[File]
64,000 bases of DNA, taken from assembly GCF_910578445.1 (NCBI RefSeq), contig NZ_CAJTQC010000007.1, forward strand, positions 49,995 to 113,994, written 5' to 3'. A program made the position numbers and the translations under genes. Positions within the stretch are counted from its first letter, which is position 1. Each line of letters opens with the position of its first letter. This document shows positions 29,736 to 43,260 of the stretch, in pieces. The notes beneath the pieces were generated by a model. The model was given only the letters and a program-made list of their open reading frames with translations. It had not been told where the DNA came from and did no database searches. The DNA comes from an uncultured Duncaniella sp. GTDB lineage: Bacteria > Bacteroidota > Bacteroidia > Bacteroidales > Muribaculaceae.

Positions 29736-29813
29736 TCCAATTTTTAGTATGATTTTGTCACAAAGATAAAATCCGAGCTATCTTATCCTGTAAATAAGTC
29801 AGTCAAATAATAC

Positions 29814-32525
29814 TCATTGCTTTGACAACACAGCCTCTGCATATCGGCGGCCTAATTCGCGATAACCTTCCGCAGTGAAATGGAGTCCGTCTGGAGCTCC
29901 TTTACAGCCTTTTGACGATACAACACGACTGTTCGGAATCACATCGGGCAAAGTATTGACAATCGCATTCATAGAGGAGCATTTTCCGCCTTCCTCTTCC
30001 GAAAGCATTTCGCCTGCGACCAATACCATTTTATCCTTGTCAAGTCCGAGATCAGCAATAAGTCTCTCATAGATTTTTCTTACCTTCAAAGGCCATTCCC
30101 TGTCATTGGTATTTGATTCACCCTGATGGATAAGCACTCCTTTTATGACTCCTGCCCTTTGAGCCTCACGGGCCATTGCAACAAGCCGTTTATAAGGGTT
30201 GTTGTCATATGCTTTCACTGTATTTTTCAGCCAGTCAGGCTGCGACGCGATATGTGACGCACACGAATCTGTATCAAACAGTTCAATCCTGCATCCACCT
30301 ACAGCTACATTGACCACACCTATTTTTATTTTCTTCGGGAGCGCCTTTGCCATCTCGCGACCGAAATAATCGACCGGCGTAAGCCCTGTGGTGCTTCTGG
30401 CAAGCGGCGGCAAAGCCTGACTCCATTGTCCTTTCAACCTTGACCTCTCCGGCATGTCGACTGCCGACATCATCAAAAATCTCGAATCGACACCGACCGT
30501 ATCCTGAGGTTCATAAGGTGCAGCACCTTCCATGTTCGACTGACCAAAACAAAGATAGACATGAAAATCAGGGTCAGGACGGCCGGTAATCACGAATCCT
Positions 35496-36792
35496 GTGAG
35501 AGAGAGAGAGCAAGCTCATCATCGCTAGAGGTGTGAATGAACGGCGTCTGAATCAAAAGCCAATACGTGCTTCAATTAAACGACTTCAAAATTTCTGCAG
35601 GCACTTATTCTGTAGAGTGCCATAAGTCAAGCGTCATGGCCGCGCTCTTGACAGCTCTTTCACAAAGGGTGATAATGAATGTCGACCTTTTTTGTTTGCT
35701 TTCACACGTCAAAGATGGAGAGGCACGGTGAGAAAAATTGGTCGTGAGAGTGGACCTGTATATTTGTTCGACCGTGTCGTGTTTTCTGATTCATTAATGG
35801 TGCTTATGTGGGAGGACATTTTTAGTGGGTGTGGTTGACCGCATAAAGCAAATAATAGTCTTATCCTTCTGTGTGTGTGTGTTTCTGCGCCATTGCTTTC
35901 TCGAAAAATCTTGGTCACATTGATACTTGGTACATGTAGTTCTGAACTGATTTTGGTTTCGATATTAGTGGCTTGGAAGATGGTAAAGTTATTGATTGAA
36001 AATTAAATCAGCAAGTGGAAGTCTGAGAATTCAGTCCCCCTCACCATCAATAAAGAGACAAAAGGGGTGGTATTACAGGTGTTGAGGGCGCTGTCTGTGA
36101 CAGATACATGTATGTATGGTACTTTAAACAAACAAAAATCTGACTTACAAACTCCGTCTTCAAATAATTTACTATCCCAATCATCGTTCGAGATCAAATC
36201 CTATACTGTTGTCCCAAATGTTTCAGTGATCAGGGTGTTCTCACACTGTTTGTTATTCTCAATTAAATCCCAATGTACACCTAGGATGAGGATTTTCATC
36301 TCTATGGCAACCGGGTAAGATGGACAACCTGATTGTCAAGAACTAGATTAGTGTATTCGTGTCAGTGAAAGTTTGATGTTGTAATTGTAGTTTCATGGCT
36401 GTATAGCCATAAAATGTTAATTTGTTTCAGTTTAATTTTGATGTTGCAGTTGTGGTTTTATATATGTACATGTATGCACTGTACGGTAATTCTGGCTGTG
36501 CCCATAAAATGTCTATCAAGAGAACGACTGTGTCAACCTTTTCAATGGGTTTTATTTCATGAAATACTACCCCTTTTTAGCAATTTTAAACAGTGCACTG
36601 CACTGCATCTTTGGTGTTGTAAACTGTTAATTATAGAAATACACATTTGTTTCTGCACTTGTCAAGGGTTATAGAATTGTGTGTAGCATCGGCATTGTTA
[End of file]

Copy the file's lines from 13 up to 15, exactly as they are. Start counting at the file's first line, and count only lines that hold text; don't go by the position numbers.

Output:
30501 ATCCTGAGGTTCATAAGGTGCAGCACCTTCCATGTTCGACTGACCAAAACAAAGATAGACATGAAAATCAGGGTCAGGACGGCCGGTAATCACGAATCCT
Positions 35496-36792
35496 GTGAG